I am not convinced at this stage that a QC-led inquiry is the solution. I would like to have confidence that the Scottish Government is constantly alert to the vulnerabilities that young people have and the whole issue around child protection and identification. We know that the named person, for example, is one attempt to address that issue—which has now stalled. However, from what I read in the petitioner’s evidence, he is convinced not just that the system is not working effectively but that is actively working against the interests of children.

        • Brian Whittle:

          My only comeback to that is that when we next consider the other petition that I was talking about, some of the same issues will be raised. We are thinking of closing this petition, but the same issues will be raised in the other petition.

        • The Convener:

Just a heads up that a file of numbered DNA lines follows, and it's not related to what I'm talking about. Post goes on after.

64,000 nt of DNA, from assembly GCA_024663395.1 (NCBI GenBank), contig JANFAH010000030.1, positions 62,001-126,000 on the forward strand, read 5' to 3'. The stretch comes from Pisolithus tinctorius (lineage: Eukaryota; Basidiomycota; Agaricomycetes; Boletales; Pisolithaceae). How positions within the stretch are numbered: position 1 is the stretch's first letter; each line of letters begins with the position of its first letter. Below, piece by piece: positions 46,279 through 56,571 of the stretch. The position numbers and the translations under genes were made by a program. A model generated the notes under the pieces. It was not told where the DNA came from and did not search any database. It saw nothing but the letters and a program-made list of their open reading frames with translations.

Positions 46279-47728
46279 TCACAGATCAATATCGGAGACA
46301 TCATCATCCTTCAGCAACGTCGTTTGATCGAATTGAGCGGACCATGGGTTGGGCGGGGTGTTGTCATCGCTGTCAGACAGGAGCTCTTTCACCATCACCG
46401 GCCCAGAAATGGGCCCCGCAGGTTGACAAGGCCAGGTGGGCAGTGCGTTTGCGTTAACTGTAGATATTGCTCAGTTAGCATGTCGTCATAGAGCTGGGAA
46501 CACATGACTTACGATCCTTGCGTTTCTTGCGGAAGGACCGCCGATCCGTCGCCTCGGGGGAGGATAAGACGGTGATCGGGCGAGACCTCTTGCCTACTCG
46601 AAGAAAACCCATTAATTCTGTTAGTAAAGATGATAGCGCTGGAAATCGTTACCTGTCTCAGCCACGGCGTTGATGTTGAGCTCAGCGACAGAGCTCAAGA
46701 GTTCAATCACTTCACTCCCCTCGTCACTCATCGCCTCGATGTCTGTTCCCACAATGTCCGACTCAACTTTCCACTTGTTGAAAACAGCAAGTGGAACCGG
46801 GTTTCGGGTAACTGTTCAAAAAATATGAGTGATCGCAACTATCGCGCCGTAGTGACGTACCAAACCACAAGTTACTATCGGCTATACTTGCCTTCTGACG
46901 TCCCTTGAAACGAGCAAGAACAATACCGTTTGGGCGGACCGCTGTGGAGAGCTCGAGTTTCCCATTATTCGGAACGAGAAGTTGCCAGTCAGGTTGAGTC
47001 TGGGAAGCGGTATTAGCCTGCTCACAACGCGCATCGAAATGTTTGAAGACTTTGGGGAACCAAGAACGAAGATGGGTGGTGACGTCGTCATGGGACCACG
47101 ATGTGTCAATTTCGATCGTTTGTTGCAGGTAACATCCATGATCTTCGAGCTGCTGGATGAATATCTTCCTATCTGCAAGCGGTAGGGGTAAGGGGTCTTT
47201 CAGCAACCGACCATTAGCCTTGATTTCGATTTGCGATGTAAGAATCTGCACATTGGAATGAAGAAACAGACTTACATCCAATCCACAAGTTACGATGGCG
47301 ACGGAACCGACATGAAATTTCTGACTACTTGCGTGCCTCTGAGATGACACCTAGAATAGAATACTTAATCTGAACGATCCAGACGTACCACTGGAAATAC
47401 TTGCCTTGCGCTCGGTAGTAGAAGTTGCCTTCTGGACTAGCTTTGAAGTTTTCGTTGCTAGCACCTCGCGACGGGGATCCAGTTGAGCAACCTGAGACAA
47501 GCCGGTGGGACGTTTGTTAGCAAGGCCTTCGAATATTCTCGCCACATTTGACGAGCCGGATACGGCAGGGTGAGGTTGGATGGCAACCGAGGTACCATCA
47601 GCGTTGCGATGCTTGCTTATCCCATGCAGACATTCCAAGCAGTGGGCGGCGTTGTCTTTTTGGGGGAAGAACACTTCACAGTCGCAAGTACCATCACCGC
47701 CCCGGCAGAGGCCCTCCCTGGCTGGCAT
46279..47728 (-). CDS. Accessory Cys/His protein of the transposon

We have not dealt with that one yet, have we?

        • Brian Whittle:

          No, we have not.

        • The Convener:

          For any future petition, we will have the information from this petition to hand. I suppose that the question we must ask is whether the solution in that other petition will be an independent QC-led inquiry, or whether it will say that there are gaps in the way in which child protection works and we want to improve that.

        • Brian Whittle:

          For clarity, I should say that the other petitioner is, as you know, my constituent. She has been working on the outcomes that she is looking for from her petition, so I am aware of what is coming down the track.

        • The Convener:

          Are there any other views?

        • Rachael Hamilton:

          I hope that the child protection systems review group will be looking at the current child protection methods and procedures in Scotland. However, that does not really address the petitioner’s requirements.